Some may wonder why I have become so interested in this approach.  I have posted about my observation of ROLE at Coppell Middle School East.  I have further examined the idea of student driven learning and creating an autonomous learning environment.  My last post “What is a #growthmindset?” explains the connections that have occurred from the reading, conversations and professional learning opportunities I have had in the past few months.

All of this learning has me wondering… no inspired…. hmmm, no, more like fired up. Yes! Fired up.

I learn and lose sleep in my passion for learning. I gain great satisfaction and contentment when I set a goal, and even though it is a challenge, through perseverance reach that goal.   Why would I not want the same experience for my students and teachers? A joy for learning, if you will, well defined in @shareski’s presentation, “Whatever Happened to Joy.”

Yet, we continue to try to take some of the pieces of student-driven learning theory and retro-fit them to an antiquated grading systems and one-size-fits all curriculum. Instead of completely renovating from the ground up.

Every day I learn more about the ROLE approach.  I want to bring it to classrooms in my district, as I have never seen students transform into self-driven learners with such authenticity as I have with ROLE.  This approach seems to be made to stick.

#nbtchat meme

There are a few parameters with a true ROLE classroom… no homework and no grades.  Teaching must follow the workshop model approach and discipline is not an issue.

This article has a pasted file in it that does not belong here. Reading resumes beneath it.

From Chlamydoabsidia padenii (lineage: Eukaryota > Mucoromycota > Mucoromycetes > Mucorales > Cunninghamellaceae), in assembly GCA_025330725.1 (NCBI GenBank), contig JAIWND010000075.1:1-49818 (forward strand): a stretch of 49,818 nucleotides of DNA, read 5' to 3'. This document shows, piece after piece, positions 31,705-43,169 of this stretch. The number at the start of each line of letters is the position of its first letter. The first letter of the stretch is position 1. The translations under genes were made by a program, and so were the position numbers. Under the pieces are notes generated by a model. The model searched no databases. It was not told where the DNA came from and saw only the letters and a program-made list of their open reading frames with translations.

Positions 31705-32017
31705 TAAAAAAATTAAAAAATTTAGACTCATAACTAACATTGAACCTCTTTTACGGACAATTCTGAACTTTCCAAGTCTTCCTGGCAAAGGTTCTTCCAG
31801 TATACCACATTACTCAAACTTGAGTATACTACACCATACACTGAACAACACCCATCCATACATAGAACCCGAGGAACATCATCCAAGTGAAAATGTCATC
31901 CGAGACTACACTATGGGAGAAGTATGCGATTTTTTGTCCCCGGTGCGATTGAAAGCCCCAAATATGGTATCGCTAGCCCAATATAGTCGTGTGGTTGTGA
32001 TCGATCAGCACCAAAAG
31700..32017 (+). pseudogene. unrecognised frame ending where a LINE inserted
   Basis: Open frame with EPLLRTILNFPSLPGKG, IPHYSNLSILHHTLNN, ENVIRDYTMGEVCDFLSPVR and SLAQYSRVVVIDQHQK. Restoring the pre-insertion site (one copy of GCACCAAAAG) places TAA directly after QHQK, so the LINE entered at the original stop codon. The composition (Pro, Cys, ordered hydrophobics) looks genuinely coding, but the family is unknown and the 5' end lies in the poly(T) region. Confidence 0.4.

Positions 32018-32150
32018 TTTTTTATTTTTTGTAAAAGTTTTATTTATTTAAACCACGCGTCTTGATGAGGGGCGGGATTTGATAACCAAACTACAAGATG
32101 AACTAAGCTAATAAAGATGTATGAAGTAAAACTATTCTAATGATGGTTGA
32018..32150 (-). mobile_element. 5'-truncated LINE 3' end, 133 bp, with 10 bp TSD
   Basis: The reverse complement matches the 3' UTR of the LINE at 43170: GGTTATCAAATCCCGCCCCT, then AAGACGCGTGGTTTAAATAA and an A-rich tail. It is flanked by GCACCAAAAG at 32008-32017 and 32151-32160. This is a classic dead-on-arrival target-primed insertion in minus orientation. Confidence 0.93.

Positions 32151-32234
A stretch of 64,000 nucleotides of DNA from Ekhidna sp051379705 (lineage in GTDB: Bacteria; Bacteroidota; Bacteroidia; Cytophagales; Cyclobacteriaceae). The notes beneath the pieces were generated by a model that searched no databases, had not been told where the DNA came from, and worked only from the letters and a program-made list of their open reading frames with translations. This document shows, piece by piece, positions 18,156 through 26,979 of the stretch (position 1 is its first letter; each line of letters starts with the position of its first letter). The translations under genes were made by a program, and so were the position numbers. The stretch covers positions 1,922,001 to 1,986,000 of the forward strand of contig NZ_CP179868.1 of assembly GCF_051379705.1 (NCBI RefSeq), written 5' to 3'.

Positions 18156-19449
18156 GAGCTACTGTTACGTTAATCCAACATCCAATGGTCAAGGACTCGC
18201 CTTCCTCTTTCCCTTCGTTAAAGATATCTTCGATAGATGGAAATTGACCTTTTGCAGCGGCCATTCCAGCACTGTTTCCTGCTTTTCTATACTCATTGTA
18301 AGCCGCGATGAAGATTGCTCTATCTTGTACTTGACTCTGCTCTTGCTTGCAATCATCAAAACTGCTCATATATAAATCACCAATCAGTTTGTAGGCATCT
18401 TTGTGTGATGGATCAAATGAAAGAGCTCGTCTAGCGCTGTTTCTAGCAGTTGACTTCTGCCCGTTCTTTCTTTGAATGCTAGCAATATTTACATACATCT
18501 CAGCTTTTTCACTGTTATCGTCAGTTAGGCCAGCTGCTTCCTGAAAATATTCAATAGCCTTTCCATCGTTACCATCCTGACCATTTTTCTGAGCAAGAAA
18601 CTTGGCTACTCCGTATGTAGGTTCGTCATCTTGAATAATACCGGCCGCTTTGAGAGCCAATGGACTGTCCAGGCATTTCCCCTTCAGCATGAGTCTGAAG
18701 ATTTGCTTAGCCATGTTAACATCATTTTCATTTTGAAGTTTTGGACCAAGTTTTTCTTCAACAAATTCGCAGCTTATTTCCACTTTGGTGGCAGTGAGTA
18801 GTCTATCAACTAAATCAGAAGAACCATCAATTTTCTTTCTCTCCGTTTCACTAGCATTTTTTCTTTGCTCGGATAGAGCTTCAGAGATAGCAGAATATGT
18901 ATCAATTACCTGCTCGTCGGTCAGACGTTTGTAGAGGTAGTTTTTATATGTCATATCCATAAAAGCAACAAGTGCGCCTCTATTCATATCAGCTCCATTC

Intrigued? So were those that joined me when I hosted the #txeduchat on ROLE.

The following is a snapshot of the Tweets and links that were shared.

Q1A1 aA1 bA1 cQ2A2 aA2 c

@markbarnes19 blog post on Homework

A2 fQ3A3 aA3 bA3 dA3 cA3 fA3 hQ4Mark Barnes A3

@markbarnes19 blog post on Feedback

A4 aA4 bA4 dExample of Student Rubric for peer/self evaluation by Charles Cooper @thrasymachus

A5 aA5 bA5 cA5Q6A6 aLinks to school doing a ROLE Type approachSedbury School links: http://leewaysudburyschool.org/testimonials

http://sudburyschool.com/testimonials

A6 c

There was a real sense of urgency for change.  Many wanted to know how.

Challenge to be brave

Suggestions and inspiration were shared.

For integration and becoming paperless:

Going paperless with ROLE

For taking it back to classrooms:How to get it goingTo continue the dialogue and stay connected:

Mark Barnes FB gradesTeacher’s Throwing Out Grades FB group sponsored by Mark Barnes: https://www.facebook.com/groups/teachersthrowingoutgrades/

As well as the upcoming book chat on ROLE Reversal by Mark Barnes.  Anyone is welcome to join #suummerROLE if you are wanting to revolutionize education.  July 29th we will be discussing chapters 1 and 2.

I am ready to revolutionize education.  I am eager to put in motion ROLE.  I look forward to continued conversations about student-driven learning that fosters joy and autonomy.  If you still need some convincing I leave you with this:

Anti WS memeWill you join the ROLE Revolution?

 

Link to #txeduchat archive for July 13, 2014:

http://txeduchat.com/2014-twitterchat-archives/07-13-14-chat-archive